Science Integrity Plan Throws Scientists Under the Bus
OSTP Encourages Dissent but Offers No Legal Protection Against Backlash
Washington, DC — The White House’s new Model Scientific Integrity Plan touts the “free flow of scientific information,” including speaking with the media and filing “differing scientific opinions,” but provides no enforceable legal safeguards for scientists who face reprisal for doing so. That gap means scientists working on controversial topics will continue to do so at their professional peril and renders key provisions of the Model Policy largely toothless, according to Public Employees for Environmental Responsibility (PEER).
In a January 12, 2023 memo entitled “Delivery of the Framework for Federal Scientific Integrity Policy and Practice,” White House Office of Science and Technology Policy Director Arati Prabhakar told agencies that a new Model Policy sought, among other things, to implement six principles outlined in a similar effort by President Obama back in 2009. Under the principle regarding protection for scientists, the 2009 Obama order stated:
“Each agency should adopt such additional procedures, including any appropriate whistleblower protections, as are necessary to ensure the integrity of scientific and technological information and processes…” (Emphases added)
Biden’s OSTP, however, cut out the “additional procedures” language and instead urges adoption of circular language that agencies should merely obey the current Whistleblower Protection Act. This approach repeats the same mistake committed by Obama’s OSTP in that –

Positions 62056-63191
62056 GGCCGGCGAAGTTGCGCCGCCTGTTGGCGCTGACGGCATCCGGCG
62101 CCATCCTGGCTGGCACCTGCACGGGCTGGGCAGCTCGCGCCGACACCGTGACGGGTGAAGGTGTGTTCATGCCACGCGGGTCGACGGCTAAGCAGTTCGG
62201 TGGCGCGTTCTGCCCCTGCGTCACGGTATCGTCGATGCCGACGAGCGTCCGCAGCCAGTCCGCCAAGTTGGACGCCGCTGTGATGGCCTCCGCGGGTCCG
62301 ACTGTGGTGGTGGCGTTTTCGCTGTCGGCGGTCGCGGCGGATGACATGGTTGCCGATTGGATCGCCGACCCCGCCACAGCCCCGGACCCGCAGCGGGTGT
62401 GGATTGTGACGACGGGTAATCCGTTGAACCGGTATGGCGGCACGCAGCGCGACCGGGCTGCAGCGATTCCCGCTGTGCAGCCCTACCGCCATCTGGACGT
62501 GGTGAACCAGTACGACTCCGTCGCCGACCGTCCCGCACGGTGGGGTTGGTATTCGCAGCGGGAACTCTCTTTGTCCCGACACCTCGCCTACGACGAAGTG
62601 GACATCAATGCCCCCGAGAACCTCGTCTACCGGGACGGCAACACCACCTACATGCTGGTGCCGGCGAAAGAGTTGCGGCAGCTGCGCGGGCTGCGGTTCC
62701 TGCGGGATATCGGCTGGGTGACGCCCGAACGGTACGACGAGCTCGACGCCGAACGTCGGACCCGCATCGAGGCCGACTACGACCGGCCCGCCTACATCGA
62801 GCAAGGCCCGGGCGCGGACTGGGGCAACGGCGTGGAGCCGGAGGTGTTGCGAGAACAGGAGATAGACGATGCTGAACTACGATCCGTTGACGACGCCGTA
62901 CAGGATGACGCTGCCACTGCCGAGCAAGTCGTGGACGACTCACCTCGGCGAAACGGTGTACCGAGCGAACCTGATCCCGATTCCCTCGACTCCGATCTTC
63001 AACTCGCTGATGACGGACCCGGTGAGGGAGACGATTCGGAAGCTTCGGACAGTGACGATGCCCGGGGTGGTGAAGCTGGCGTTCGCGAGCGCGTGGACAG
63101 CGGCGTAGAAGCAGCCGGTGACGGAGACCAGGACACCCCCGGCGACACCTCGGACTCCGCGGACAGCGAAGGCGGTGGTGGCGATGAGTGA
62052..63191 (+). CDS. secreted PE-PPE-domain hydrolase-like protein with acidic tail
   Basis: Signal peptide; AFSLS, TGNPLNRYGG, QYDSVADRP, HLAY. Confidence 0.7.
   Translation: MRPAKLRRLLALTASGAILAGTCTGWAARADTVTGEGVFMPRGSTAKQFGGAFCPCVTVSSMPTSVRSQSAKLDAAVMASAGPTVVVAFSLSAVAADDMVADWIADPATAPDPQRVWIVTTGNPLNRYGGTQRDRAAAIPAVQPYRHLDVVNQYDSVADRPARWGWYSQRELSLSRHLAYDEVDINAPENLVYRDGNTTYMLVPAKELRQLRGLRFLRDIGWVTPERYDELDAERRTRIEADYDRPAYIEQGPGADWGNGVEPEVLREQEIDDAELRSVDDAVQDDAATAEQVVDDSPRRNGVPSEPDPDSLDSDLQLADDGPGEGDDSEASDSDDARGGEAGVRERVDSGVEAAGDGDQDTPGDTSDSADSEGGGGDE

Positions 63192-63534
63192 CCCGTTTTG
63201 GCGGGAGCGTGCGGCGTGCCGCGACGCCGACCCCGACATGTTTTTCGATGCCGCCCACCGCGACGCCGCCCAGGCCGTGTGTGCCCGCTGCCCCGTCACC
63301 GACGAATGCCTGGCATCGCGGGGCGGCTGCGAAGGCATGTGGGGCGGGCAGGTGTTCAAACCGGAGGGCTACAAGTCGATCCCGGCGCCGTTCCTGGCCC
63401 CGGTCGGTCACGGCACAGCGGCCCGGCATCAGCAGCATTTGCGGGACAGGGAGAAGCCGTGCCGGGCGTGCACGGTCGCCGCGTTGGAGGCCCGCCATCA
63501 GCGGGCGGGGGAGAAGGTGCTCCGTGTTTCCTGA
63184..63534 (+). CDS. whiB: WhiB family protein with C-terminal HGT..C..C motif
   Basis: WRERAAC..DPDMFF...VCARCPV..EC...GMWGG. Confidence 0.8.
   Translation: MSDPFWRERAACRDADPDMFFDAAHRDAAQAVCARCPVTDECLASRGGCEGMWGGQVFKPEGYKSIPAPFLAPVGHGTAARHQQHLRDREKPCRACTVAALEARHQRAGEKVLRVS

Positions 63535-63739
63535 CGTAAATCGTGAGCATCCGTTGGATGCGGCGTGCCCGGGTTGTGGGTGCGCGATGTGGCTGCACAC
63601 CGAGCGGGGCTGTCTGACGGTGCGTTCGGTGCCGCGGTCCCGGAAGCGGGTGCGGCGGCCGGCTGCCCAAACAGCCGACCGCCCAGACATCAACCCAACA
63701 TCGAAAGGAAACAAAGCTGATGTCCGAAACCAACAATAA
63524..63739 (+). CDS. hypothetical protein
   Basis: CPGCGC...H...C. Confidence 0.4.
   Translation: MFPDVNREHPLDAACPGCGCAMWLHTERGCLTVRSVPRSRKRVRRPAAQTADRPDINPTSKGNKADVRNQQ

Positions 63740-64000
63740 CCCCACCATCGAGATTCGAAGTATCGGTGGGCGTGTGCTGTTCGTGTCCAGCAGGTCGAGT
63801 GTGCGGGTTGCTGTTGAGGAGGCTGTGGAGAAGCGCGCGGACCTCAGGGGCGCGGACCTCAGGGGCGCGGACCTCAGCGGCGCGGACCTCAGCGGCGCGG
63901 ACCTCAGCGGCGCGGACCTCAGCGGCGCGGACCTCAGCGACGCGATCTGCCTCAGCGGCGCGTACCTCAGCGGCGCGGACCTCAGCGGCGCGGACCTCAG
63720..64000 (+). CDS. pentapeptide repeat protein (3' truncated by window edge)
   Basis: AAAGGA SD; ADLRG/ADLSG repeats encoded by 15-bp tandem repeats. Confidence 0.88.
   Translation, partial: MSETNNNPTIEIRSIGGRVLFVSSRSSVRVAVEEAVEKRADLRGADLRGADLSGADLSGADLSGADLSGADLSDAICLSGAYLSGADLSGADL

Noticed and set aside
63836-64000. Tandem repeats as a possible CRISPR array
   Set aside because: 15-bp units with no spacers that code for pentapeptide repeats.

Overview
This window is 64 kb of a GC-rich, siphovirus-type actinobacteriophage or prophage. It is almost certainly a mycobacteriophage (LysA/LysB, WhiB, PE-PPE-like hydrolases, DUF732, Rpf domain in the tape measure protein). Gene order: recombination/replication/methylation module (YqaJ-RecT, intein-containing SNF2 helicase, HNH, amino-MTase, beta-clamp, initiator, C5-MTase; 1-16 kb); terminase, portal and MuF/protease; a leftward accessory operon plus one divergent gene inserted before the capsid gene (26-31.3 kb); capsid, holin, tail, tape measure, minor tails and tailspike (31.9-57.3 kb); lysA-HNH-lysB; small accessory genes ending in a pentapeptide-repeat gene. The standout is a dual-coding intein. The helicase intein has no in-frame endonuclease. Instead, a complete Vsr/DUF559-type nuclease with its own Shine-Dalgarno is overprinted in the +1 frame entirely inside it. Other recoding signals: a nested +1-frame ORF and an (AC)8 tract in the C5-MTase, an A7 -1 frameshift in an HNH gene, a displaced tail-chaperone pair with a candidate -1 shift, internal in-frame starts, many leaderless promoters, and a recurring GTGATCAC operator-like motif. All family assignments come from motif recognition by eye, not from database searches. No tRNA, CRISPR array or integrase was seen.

- Scientists conducting research or publishing on controversial issues or filing dissenting opinions are not whistleblowers, in that they are not reporting violations, waste, fraud, or abuse. Thus, they are not covered by the Whistleblower Protection Act; and
- Scientists who suffer retaliation for having reported a violation of a scientific integrity policy are already covered by the Whistleblower Protection Act, since they are reporting a violation of a rule. Thus, the Model Policy offers nothing new.
“A scientific integrity policy that does not protect scientists when they exhibit integrity is not worth much,” stated Pacific PEER Director Jeff Ruch. “It is utterly irresponsible for the White House to encourage scientists to file formal dissents without offering safeguards if those dissents trigger professional reprisals that could end a scientific career.”
The Biden effort to reform scientific integrity policies is premised on the fact those policies are largely ineffective, as underlined by how they functioned during the Trump years. The ability of scientists to voice dissent or present controversial research is central to whether these scientific integrity policies will ever be meaningful or will remain merely rhetorical window dressing.
“In the past, agencies could suppress unwelcome scientific research and blackball the researcher because there was no rule against it,” added PEER General Counsel Paula Dinerstein, arguing that if scientific dissent is to survive there must be enforceable mechanisms to shield both the dissent and dissenters from the political power within an agency that wants everyone to support the official talking points. “The White House has the opportunity to create enforceable safeguards for scientific integrity but appears to be blowing it again.”